How can we assess Trump’s presidency in U.S. history? It is considered as an initiation of decline or just an exception period that can be repaired? This is a crucial question to discuss nowadays and I’m not sure anyone knows for sure. Of course, almost half of the US voted for Trump, so from the perspective of those voters, Trump’s presidency is probably seen as not having such a dire meaning at all. But for those who were deeply troubled by the demagoguery, lies, instability, and profoundly unstatesmanlike aspects of the Trump era, the question is one of emphasis: do you focus on all the ways Trump seemed to threaten American civic life (e.g., sowing discord by claiming elections in 2020 were rigged and that he actually won) or do you focus on the fact that the American constitutional system led to this man being removed from office in a relatively peaceful and orderly fashion.
The American system was designed with the potential threat of demagoguery very much in mind. As realists, the American founders in the 18th century did not expect politicians would behave virtuously, but designed a system in which the checks and balances of constitutional government could contain the inevitable presence of factious elements in political life.
Of course, part of what is represented by “Trump” is not just the man himself but the almost cultlike devotion some of his followers have for him. In my mind, that kind of obsessional, almost unconditional adherence to leaders is itself a cause of concern and, from a certain perspective, not consistent with democratic norms of equality and the vigilant patrolling of leadership required by such equality.
At the very least, I think Trump’s presidency is symptomatic of the presence of serious frustration in the US with some of the issues we’re raising: economic inequality, America’s geopolitical stature, the quality of American democracy, confidence in the country’s capacity to successfully meet the challenges (environmental, security, financial) in the future. But this frustration, and the self-critique it represents, also can be a source of potency and future development. As you know, it many countries in the world, it is not allowable to criticize the state. America is not such a country. Hopefully, some of the frustration can be more productively channeled in the next chapter of America’s history.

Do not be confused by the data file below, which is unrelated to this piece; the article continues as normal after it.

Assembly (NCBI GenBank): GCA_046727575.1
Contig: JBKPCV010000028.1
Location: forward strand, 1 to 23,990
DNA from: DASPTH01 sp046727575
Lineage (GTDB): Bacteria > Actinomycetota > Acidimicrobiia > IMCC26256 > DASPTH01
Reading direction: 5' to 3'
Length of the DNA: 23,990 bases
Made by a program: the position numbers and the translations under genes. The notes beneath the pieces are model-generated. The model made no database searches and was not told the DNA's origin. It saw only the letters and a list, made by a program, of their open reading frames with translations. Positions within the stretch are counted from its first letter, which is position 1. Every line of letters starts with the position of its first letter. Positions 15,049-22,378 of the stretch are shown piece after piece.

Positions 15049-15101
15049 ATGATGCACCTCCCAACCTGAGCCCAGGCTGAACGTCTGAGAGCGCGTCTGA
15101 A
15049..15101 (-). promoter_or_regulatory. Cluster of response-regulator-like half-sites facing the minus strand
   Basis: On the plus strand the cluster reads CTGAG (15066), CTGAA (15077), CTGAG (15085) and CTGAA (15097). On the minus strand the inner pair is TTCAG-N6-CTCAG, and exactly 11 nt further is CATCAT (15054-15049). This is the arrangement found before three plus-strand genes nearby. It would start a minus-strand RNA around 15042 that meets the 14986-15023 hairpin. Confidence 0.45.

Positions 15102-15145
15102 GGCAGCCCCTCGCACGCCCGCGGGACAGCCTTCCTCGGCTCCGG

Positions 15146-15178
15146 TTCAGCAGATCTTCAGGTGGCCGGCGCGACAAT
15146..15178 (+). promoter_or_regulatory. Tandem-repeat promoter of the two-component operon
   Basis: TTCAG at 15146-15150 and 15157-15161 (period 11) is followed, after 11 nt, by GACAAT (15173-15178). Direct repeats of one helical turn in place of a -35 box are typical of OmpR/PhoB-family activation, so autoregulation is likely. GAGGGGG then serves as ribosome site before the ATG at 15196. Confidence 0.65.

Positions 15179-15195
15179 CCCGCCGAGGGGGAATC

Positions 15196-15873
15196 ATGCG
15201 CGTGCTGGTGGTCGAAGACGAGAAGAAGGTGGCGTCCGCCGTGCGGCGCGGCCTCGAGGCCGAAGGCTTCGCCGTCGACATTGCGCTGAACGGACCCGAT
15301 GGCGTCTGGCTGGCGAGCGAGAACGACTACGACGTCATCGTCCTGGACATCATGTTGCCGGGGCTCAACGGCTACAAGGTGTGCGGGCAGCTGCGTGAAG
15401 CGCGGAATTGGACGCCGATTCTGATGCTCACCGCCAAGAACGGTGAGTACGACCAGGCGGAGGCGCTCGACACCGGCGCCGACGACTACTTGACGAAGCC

One of the most recent tangible foreign events has been the U.S. withdrawal from Afghanistan. Afghanistan has a long and complicated situation. Some see recent events simply as a military defeat for the US and thus as a sign that the US may not be able to reliably pursue its military objectives going forward. But it is not clear to me that this narrative will stick. For one thing, the public’s attention is often quite short; it remains to be seen if the Afghanistan story will stay prominent in the news and citizens’ minds, whether in the US or abroad. If the Trump era taught us anything, it is that public memory can be distressingly short.
Further, it is not 100% clear to me that defeat, in the pure sense of the word, is the right concept to describe what is happening in Afghanistan. For better or worse, part of the logic of the Afghanistan campaign, especially during its first 7-8 years under George W. Bush, was presented as a way to keep the domestic US safe: i.e., that it’s better to take the fight to terrorists where they are rather than endure attacks at home. Regardless of whether this is a sound military strategy or accurate assessment, the fact that the US did not, during the last 20 years, suffer another 9-11-like attack from foreign Islamist terrorists, will be invoked by some defenders of America’s war effort that it was not altogether a defeat in the final analysis. A parallel situation could be (but we would still need more information going forward to confirm) the Vietnam War, which some see as a US defeat but others see as part of an ultimately successful struggle against the USSR in the Cold War.